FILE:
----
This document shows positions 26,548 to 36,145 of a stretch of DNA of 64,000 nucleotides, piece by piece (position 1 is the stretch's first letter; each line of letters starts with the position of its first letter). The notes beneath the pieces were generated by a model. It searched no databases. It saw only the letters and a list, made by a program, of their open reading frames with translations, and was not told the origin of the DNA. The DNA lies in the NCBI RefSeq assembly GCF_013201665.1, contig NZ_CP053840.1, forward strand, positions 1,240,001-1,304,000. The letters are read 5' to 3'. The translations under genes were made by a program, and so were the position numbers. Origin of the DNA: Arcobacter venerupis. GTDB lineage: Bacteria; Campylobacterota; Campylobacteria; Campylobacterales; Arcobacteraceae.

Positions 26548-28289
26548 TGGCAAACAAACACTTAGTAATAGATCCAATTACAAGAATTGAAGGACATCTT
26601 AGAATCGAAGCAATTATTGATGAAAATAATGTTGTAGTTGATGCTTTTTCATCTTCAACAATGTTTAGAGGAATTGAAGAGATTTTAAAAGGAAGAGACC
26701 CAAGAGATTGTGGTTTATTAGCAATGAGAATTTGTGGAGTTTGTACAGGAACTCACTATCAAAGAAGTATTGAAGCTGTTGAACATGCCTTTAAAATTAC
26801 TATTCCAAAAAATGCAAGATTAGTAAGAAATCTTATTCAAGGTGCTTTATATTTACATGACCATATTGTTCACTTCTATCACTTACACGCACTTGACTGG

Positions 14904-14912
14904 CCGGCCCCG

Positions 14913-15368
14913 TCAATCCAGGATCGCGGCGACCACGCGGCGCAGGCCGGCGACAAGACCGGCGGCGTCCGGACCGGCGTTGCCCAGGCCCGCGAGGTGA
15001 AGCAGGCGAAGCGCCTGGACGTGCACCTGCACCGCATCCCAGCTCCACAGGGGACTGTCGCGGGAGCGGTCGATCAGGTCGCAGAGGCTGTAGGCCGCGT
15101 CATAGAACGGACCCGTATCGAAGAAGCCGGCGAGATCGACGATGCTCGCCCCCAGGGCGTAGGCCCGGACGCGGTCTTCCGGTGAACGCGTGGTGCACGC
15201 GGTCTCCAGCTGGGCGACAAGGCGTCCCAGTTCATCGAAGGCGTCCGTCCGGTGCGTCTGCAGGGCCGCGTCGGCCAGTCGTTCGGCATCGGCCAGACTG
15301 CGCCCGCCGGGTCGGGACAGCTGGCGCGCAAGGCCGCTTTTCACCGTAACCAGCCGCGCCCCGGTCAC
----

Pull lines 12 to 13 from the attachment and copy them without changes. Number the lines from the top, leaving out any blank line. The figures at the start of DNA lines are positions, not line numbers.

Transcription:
15101 CATAGAACGGACCCGTATCGAAGAAGCCGGCGAGATCGACGATGCTCGCCCCCAGGGCGTAGGCCCGGACGCGGTCTTCCGGTGAACGCGTGGTGCACGC
15201 GGTCTCCAGCTGGGCGACAAGGCGTCCCAGTTCATCGAAGGCGTCCGTCCGGTGCGTCTGCAGGGCCGCGTCGGCCAGTCGTTCGGCATCGGCCAGACTG